Republicans seem increasingly skeptical, or even opposed to, U.S. military support for Ukraine. This is especially true of newer, younger Republicans. For those of us conservatives who came of age during the Cold War, this attitude is completely mystifying. It is also completely wrong. Strong American support for Ukraine is in the national security interest of the United States.
Let’s consider the main arguments against support for Ukraine. First, critics argue that we should not be protecting Ukraine’s borders while we are not protecting our own. This is a clever but entirely rhetorical argument. There is no good reason we are not protecting our southern border; the Biden policy is a disgrace. But what does Ukraine have to do with this? We can — and should — protect our own border and support Ukraine. The two issues are not connected.
Second, critics argue that we should not be helping to defend Ukraine because it has a history of corruption. We should of course, monitor our aid carefully. But the war is changing many old habits of Ukraine, just as it has changed President Volodymyr Zelenskyy himself. Even in the midst of war, Mr. Zelenskyy is taking steps to deal with Ukraine’s corruption problem, and if Ukraine has any hope to one day be admitted to the EU or NATO further progress will be required.
Third, critics argue we are depleting our own stock of weapons by transferring them to Ukraine. The U.S. is indeed drawing down its stock of certain weapons systems, and it will take time to bring them back to their pre-Ukraine war level. But the U.S. has an enormous capacity to produce additional weapons, and no country should want to be in a contest with the U.S. over its surge potential.
Using these weapons against Russian expansionism is one of the two major purposes for these weapons in any event. The other, of course, concerns a potential Chinese invasion of Taiwan. The types of weapons we are transferring to Ukraine would have some, but only limited utility with regard to Taiwan, where the aim would be to repel a Chinese attack with air and naval forces. And by the way, we should increase production of the kinds of weapons that would be needed in the Pacific as well.
Fourth, alarmists worry about the potential for nuclear escalation. The Russian use of even one tactical battlefield nuclear weapon would change everyone’s calculation. But there is no indication that Russian President Vladimir Putin will go down this course, which would produce a horrendous outcome for him. What little international support he has would evaporate, and the U. S. has many ways — excluding non-nuclear responses — to respond to such an event.
Finally, in what comes close to pure apologetics for Russia, some armchair theorists claim that Ukraine is in Russia’s “sphere of interest.” Ukraine is a neighbor of Russia, of course. But what is to be inferred from this? That the overwhelming majority of Ukrainians who support independence have no say in their future because Russia is their neighbor?
Canada and Mexico are neighbors of ours. Are we then to suppose that because we are larger and stronger, it would be justifiable to invade these countries with 200,000 troops? Neither country is a threat to us, and for one very good reason: we are not a threat to them. This cannot be said of Russia, which is an ever-present threat to many of its neighbors. A fully liberalized Russia, which is admittedly hard to imagine at the moment, would be no threat to its neighbors. And its neighbors, including Ukraine, are no threat to Russia either.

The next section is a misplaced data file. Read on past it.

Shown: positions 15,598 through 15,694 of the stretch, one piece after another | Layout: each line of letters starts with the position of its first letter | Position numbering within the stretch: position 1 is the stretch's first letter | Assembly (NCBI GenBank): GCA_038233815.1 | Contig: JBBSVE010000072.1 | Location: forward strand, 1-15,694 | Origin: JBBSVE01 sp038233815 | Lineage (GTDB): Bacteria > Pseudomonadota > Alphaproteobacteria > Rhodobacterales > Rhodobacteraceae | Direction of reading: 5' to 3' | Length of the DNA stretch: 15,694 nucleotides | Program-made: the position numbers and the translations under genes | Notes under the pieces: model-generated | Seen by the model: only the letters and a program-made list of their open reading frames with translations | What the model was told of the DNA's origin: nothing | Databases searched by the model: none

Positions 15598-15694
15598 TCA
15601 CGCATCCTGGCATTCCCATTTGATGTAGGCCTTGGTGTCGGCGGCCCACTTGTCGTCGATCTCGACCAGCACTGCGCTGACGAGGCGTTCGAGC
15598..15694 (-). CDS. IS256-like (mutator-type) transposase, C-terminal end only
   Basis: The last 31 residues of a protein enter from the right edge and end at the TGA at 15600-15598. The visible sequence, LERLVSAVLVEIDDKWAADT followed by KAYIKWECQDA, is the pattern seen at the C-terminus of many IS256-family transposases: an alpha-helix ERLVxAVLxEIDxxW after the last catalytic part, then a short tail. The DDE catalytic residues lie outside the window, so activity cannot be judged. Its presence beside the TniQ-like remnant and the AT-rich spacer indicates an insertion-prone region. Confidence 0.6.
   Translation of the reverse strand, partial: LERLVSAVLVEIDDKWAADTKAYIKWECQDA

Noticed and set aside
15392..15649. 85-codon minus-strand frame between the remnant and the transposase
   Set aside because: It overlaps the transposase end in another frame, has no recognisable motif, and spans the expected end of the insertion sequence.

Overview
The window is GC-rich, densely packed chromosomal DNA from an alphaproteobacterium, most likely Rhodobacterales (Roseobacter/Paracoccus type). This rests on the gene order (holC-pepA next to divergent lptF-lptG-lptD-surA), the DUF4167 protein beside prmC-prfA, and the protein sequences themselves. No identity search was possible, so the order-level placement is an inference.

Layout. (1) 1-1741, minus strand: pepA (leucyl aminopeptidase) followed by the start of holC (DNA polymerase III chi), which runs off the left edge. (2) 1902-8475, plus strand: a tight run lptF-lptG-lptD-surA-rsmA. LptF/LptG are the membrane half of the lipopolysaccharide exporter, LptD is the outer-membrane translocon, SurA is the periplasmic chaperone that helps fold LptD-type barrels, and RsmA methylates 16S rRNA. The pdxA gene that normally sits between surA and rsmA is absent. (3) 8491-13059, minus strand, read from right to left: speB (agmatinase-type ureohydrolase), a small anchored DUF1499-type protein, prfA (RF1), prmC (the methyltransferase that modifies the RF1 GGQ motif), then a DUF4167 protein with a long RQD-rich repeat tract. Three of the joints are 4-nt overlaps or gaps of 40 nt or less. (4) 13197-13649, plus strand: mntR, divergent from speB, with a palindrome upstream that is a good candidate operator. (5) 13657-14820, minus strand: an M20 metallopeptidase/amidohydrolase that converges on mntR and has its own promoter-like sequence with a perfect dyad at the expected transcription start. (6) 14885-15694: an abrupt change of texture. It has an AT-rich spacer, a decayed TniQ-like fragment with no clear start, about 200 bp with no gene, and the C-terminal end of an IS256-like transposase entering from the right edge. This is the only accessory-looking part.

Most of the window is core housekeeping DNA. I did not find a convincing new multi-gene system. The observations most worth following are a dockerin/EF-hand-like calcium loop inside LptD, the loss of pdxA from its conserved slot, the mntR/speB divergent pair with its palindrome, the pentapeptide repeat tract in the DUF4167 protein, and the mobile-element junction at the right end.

Meanwhile, critics who are overly impressed by Mr. Putin’s imperial claim to Ukraine should ask themselves if this extends to Russia’s behavior in this war. Bombing civilian targets, torture, rape and looting are hardly the actions of a government that sees Ukraine as an integral part of its own sacred history.
Far more than the security of Ukraine is at stake. America has a strong interest in a stable and prosperous Europe. Twice during the twentieth century, we sought to stay out of Europe’s problems, but each time inevitably, we were drawn into them. And when we were, it was far more costly in terms of lives and treasure than it would have been had we acted earlier. Those less familiar with history seem to have forgotten — or perhaps never knew — that strong American leadership has been required to guarantee peace since 1945.
What if we left Ukraine to the tender mercies of Mr. Putin? Flush with having taken over Ukraine, would he be content? Given his actions in Chechnya, Georgia, Crimea and now the balance of Ukraine, there is no reason to think so. NATO allies Latvia, Lithuania and Estonia, some of which have Russian-speaking minorities, are, in Mr. Putin’s view, legitimate targets, especially to link Kaliningrad to the rest of Russia. An attack on them would almost certainly trigger direct U.S. military involvement under Article 5 of the NATO treaty, not just the provision of arms.
It is a shame that both Ukrainian soldiers and civilians are dying in the current conflict. They have done nothing to deserve this. Is it not better that so long as they are willing to fight for their independence, we help them when it requires only our treasure and not American lives?
• Jeff Bergner served as staff director of the Senate Foreign Relations Committee and as Assistant Secretary of State.
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